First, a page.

- Less dense forest, so easier to see
- Only 2 hour’s drive from the international airport
- Easier hikes
- The cost of a permit is $1,500 per person per day
- Fewer gorilla families
- The cost of the permit is $700 per person per day
- More gorilla families
- Three different levels of hikes catering for all fitness abilities
- A full day’s drive from the international airport, but you can take a small Cessna plane to a local airstrip.
More than just gorillas
However, Uganda is incredibly rewarding, and there is no reason why you can’t make it a part of a much bigger holiday. Many people fly in after doing a safari in Tanzania or Kenya just to see the gorillas, yet bypass everything else that is great about the country. We actually spent two weeks exploring Uganda. We went from the chaotic and polluted capital city of Kampala, to the quiet national parks of the West. Uganda is a great safari alternative to the much busier parks in Tanzania and Kenya. During our game drive in Murchinson Falls, we actually saw hardly any other trucks. And not once did we have to share an animal with any safari companies.
So not only is Uganda a great place to come for a gorilla safari, but it is also a great destination if you want to see the Big 5! Or should I say big 6?
What do expect when tracking gorillas in Bwindi
You will all meet at the Bwindi Impenetrable Forest Welcome Centre at 7:30 in the morning. When you arrive, someone will take your temperate and confirm that you are not ill. Since gorillas can catch human viruses, you mustn’t trek if you have cold or flu symptoms.
You will then head into an auditorium, and while everyone else gets checked in, you will have the pleasure of watching a local dance group perform. They really lifted the mood in the room with their energetic dance moves and storytelling choreographies.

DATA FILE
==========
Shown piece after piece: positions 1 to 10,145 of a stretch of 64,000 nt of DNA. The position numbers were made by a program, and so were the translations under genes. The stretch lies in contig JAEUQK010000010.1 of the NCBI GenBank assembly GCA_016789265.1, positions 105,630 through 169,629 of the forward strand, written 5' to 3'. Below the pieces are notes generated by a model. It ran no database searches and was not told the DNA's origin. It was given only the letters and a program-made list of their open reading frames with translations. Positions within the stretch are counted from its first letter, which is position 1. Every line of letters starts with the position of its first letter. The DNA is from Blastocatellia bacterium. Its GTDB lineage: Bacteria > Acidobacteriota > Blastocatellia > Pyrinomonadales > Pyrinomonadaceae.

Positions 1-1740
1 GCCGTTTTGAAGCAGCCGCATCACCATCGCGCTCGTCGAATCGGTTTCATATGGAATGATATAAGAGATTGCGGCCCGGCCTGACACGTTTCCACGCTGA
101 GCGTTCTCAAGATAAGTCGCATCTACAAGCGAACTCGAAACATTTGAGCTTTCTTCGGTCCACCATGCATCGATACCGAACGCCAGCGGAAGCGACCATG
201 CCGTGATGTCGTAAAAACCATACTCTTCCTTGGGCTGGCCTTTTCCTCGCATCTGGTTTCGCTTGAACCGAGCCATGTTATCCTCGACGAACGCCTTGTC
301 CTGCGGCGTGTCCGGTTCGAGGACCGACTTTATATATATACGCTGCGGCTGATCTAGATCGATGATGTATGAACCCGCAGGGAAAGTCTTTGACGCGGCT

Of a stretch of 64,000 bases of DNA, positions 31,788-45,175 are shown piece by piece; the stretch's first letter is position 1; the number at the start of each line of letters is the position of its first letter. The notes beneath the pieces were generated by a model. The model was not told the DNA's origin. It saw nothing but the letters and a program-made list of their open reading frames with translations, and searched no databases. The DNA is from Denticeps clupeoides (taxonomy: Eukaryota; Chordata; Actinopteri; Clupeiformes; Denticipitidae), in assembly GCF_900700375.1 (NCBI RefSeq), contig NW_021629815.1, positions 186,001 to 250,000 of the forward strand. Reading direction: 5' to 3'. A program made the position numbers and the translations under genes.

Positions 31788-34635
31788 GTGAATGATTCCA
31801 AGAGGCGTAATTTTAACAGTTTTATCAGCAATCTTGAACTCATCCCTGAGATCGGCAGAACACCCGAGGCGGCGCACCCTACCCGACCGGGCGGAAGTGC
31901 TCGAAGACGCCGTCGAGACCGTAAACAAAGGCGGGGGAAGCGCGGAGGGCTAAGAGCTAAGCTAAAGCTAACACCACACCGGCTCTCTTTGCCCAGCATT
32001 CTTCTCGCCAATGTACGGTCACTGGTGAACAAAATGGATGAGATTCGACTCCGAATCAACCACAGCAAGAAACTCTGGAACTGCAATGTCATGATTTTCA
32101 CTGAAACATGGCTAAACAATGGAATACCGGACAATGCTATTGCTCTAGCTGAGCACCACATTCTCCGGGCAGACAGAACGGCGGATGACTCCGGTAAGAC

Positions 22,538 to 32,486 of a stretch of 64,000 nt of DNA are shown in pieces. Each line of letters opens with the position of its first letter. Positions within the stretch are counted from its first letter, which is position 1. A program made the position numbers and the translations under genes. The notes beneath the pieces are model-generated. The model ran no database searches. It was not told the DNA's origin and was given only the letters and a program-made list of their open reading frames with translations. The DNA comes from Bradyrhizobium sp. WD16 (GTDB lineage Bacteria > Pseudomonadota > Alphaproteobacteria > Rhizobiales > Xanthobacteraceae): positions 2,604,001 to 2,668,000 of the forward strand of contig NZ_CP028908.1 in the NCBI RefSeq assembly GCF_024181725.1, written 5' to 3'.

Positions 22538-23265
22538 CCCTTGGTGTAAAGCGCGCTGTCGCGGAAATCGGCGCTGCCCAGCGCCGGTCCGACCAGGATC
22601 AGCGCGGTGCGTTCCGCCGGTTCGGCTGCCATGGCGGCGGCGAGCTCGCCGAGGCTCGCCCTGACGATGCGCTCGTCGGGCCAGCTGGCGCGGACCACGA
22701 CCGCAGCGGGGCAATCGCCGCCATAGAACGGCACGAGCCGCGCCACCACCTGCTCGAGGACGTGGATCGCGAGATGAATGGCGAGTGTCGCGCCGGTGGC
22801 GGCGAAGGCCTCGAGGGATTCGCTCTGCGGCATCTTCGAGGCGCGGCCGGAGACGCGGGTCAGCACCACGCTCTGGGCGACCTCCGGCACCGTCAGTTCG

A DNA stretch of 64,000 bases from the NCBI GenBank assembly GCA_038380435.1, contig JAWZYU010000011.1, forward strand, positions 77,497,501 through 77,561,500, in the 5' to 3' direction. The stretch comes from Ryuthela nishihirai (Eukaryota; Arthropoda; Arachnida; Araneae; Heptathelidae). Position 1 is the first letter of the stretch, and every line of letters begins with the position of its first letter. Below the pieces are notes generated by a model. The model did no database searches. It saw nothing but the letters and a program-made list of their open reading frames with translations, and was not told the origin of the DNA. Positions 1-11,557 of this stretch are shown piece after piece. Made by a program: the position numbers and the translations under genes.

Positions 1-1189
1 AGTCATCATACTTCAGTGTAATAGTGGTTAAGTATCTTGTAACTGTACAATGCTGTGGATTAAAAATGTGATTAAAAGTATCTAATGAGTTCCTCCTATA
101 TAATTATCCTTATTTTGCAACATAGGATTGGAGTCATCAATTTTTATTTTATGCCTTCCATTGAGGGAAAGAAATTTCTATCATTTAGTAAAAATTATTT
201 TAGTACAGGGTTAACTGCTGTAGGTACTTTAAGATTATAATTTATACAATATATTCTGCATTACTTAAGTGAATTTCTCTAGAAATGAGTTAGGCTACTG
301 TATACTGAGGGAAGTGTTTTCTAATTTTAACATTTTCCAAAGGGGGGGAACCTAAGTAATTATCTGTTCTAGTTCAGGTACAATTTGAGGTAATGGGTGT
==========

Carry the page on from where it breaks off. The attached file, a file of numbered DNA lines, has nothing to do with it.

Once everyone is checked in, the Uganda Wildlife Authority officials will brief the room on what to expect on the hike and how to behave around gorillas. The rules are simple:
- Be quiet. Avoid any sudden noises.
- Remain at least 7 metres away from the gorillas at all times
- Do not mimic their sounds; you never know what you might be saying!
- Do not eat or drink near them
- Do not chase them
- Do not use flash photography
- Do not look them directly in the eye, as this could be seen as confrontational
- Follow your guide’s instructions at all times
Finding your tribe
Once the briefing is over, they will call your name and allocate you a group. When booking, your guides (or you if booking directly) will express a preference for your preferred hike length. They are categorised into three: short, medium and long. However, they can’t guarantee that you will get your chosen length. For starters, the gorillas will be where the gorillas want to be!
It is at this point that you will be asked if you want a porter. I recommend getting a porter regardless of whether you need help carrying your bags. The scheme is run to provide additional income to the community. Porters work on a once-a-month rota, and it is an invaluable source of income. I was paired with Brovis, a mother of 3 who used the income to pay for her kids’ schooling.
A quick last-minute visit to the washrooms, and you are good to start gorilla tracking!
How fit do you need to be to track gorillas in Bwindi Impenetrable Forest?
We were put on a medium-length hike, totalling 6.5km and 420 metres of elevation gain. Several walks headed out along the same path as ours, branching off at different stages, so for the most part, Bwindi is, in fact, very penetrable! The switchbacks that make their way up the hillside are gentle, and the trackers and guides maintain a very steady pace, stopping regularly for breaks and ensuring the group’s slower members are never left behind. I particularly liked that once those at the back caught up, we allowed them to catch their breath before pushing on again.
Aside from it being very sweaty because of the humidity, I didn’t find the hike in any way challenging, even though we did hike to the col and down the other side. However, I am relatively fit and used to walking long hours.
The porters are there to help though. Maybe a little too much at times. Brovis insisted on pushing me uphill. Whenever we got to an area with a steep step, she would pop her hands on my bum and push me up. It was so unnecessary, but my comments of “Don’t worry, I’ve got it” didn’t seem to do anything to persuade her I really was doing just fine! I suppose fat and fit aren’t two words that often coexist.